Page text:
There are two types of hungry ghosts: The first are those who see food guarded by someone who will not allow them to touch it, or see food transformed into waste as soon as they behold it, or see food and water as a mirage, or are unable to eat or drink because though their stomachs are as large as a valley, their throats are as narrow as a horse's hair.  The second are those who experience food as fire or filth as soon as it reaches their stomach.  In the hungry ghost realm, even the sun grows cold in winter and even the moon grows hot in summer.  Thus, the inhabitants become living skeletons.  So intense is their suffering that a story is told of one of the Buddha's disciples who, on passing through the hungry ghost realm, was asked by a woman there to look for her husband who had long before gone out in search of food for her and their five hundred children.  When the disciple finally found the man, he said that he had not been able to find food in all his search, but that he had managed to grab some saliva that a compassionate monk had spat upon the ground.  So eager was the man to keep hold of his treasure amidst the hundreds of ghosts who had set upon it avidly that he had clenched his fist until his fingernails had been driven through the top of his hand.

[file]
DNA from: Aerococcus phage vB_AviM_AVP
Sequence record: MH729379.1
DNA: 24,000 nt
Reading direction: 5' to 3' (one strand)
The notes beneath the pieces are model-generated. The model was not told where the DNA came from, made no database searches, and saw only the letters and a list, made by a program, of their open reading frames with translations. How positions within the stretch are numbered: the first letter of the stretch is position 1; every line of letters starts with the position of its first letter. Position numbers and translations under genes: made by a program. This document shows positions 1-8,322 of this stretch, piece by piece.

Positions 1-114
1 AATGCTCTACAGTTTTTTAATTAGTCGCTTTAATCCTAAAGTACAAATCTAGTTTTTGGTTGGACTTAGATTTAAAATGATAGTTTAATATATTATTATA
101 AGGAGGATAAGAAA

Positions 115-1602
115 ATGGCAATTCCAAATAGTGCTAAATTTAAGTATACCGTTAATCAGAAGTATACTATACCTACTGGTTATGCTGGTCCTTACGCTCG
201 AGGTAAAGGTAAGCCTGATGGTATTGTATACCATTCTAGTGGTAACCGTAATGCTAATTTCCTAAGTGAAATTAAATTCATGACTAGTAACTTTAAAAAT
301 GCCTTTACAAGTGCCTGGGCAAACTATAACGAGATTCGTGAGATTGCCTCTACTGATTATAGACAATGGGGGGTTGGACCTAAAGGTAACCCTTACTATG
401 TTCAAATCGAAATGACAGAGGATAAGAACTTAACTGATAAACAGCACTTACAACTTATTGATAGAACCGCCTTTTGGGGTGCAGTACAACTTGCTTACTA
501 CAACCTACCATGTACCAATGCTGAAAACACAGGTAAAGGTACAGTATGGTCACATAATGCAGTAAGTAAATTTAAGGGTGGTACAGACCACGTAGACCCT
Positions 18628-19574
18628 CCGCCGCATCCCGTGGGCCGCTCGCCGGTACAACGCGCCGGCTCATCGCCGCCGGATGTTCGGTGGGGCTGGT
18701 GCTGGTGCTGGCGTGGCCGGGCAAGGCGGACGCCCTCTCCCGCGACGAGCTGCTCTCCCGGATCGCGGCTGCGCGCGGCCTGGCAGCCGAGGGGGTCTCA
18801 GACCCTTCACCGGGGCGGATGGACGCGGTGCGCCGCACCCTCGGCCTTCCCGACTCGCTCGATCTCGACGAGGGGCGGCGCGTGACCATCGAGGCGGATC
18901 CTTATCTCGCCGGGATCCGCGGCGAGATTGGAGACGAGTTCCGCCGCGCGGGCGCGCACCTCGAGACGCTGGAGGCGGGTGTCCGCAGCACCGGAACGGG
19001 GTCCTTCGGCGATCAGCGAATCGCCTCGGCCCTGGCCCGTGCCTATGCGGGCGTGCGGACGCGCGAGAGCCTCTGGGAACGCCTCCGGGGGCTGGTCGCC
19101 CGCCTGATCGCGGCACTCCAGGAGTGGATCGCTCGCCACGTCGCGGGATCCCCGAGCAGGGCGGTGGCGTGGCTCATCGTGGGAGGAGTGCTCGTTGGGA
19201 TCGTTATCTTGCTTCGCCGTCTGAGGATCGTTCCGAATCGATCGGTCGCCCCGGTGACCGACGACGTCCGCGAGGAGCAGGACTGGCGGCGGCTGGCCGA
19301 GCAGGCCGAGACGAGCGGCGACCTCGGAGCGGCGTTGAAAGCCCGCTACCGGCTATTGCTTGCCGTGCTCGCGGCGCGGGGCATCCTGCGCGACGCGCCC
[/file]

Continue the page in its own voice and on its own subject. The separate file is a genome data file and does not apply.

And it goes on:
The animal realm

There are different types of animals: many-legged animals, four-legged animals, and apodals.  Most animals live in the ocean, on the plains and in the forest.  They suffer from being beaten by humans; from having no freedom; from being killed or dismembered for fur, bones, meat, skin, and pearls; and from preying on each other.

Human realm

The suffering of the human state includes birth, aging, sickness, death, separation from loved ones, meetings with enemies, desire for that which one cannot obtain, and the loss of that which one possesses.

Birth: After wandering in the Bardo (intermediate state), we take birth in a mother's womb and remain there for about thirty-eight weeks.  There are many stages of inconceivable suffering in this process, as well as at the moment of birth, which most people do not remember.